Whatever they looked like, the ships carried something like 7,000 men and 200 horses, plus armor, weapons, shields, bacon (no, bacon was not used as a weapon; yes, bacon is the beginning of a new category), hard-baked bread, cheese, dried beans, and wine. Plus water and feed for the horses. 

The men were a mix of knights, foot soldiers, and servants. It would’ve taken a lot of servants to keep an army functioning. And a lot of beans.

When the recreation of W’s ship sails, it will leave the weaponry, the horses, and most of the men behind, along with the other 999 ships. And its crew will set a different tone than W’s did.

“We want this to be a symbol of Franco-British friendship,” the association’s president said.

Is he aware of how that worked out last time? 

Well, yes. He even knows about Brexit. But he thinks the ship can, “in the wake of Brexit . . . reunite our two countries,” although my best guess is that the rhetoric comes after the fascination with building an eleventh-century ship, using historic techniques, on the basis of not much more than a picture in a 230-foot-long tapestry and some reproductions of viking ships in a Danish museum. 


And in another story very marginally related to ships . . .

Want to vote on the word of the year? You’re too late, but Oxford Languages did open the contest to the public–sort of–so you had your chance.

Having learned from the Boaty McBoatface fiasco (or glorious success, depending on your point of view), in which the public voted in their gazillions to name a serious research ship Boaty McBoatface, forcing the serious research organization sponsoring the contest to publicly overrule them, this contest’s sponsors gave us three choices and only three choices:  metaverse, #IStandWith, and goblin mode. 


But hey, after its snooze-making fashion, it is democratic. 

57 thoughts on “A US tradition invades Britain, and other news

  1. I don’t think it’s my imagination that Black Friday is less of a thing now than it was when it first arrived. We do get these reports every year to tell us that there aren’t any bargains involved, so people might be less interested these days.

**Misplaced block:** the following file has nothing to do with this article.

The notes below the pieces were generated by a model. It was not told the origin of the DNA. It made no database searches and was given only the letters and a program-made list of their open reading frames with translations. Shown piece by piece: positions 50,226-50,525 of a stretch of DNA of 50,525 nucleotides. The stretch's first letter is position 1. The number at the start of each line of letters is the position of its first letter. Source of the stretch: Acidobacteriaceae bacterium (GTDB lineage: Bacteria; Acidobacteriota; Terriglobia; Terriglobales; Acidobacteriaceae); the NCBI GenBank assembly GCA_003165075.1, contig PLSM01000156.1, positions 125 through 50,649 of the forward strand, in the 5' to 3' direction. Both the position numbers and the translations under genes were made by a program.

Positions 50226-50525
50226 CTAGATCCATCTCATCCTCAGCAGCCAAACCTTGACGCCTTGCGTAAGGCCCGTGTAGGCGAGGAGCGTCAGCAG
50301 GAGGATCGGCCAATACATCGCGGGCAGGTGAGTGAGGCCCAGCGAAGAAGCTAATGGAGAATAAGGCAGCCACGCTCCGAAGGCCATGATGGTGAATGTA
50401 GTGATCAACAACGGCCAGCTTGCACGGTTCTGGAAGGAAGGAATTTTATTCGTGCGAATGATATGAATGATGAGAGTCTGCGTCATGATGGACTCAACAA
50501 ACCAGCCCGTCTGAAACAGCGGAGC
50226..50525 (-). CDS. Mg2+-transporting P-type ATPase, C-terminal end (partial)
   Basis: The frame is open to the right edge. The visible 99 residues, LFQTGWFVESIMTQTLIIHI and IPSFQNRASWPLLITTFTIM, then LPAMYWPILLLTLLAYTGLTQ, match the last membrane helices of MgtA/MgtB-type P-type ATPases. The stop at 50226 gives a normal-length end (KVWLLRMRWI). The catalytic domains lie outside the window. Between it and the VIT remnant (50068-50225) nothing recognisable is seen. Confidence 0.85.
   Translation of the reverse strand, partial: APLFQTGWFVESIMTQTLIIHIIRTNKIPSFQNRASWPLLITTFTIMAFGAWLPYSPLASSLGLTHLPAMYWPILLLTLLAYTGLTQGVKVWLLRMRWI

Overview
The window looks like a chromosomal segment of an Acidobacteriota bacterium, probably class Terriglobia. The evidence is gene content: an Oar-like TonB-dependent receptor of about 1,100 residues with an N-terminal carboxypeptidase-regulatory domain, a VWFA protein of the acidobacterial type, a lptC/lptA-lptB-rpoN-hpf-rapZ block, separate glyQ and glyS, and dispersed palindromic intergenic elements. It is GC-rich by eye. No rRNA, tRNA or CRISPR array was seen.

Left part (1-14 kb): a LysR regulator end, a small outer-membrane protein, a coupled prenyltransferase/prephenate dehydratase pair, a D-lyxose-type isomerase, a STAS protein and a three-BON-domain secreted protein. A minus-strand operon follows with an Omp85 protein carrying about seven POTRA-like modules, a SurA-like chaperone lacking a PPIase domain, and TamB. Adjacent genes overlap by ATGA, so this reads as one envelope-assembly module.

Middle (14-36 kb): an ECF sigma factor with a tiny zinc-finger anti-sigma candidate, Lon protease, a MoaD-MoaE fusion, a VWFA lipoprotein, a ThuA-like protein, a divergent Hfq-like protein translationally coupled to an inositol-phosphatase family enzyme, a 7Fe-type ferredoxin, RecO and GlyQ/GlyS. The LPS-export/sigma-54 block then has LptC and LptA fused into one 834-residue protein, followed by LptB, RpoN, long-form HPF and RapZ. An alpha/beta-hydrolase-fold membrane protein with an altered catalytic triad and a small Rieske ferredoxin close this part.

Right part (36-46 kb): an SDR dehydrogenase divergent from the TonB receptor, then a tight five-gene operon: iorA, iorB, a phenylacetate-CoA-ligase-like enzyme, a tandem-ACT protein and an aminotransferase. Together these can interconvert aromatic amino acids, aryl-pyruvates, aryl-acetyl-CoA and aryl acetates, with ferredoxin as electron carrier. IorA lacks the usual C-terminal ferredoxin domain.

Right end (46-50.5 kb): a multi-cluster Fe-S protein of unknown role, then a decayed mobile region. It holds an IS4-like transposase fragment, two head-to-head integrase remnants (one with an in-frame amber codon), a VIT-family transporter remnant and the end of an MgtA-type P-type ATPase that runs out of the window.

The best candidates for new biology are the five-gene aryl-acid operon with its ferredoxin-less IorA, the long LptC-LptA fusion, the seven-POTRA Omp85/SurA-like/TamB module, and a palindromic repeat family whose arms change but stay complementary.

Liked by 1 person

        • The problem with letting people know ahead of time is getting the press to pick up on the information. Journalism runs on timely stories: Quick, Black Friday’s coming up. Go get me a story. And I added another delay, unfortunately. The story sat on my coffee table until I found enough lunacy to make a full post. As I often tell myself, defensively, I’m not a newspaper or a real journalist, so I’m not remotely timely.

          Liked by 1 person

          • Yes, For all I know Which? does tell people this every year in plenty of time. I’m not a subscriber and it’s not probably something that newspapers are interested in. It’s probably far more entertaining for people to read about how gullible other people have been.

            Liked by 1 person

            • I think you’re onto something with the idea of reading about how gullible other people are. The problem with trying to publicize anything is that you have to play the game: Find a hook to hang your information from or no one will pay attention. It’s why writers–some writers–have started to talk about themselves as brands. It makes my skin crawl–I’m not a beer or a soft drink. They and their books may get more publicity than I and mine will, but I’ll come out of it as myself. I’m not sure who’ll they’ll be after an extended exercise in branding.


  2. At least Black Friday makes Halloween look an almost acceptable import. There is actually a history of celebrating Halloween in these islands before the pumpkin frenzy arrived, or certainly in Ireland, anyway, when it was called Samhain (pronounced ‘sowen’, or somesuch). I forget how it was celebrated, although it was probably something to do with hard liquor or human sacrifice or something equally interesting.

    Liked by 1 person

  3. I’ve never been tempted by Black Friday, nor the Monday thing I can’t remember the name of, ?Mad Monday? – can’t think of anything worse than queuing up with a herd of people, especially these infective days. I hadn’t heard of the word of the year, thank heavens for your posts for my continued education! Now I shall wish you and your menagerie a Happy New Year and go full goblin mode whilst I await the French invasion! Bon jour!

    Liked by 1 person

  4. Boaty mcboatface is perfect !! I always volunteered to work on Black Friday because nobody was in the office so I could get alot done and have an extended pizza lunch with a few like minded coworkers. That became a tradition too since none of the bosses worked. Plus we had screaming flying monkey toys that we’d sling over the cubicles at random times. Ah memories…

    Liked by 1 person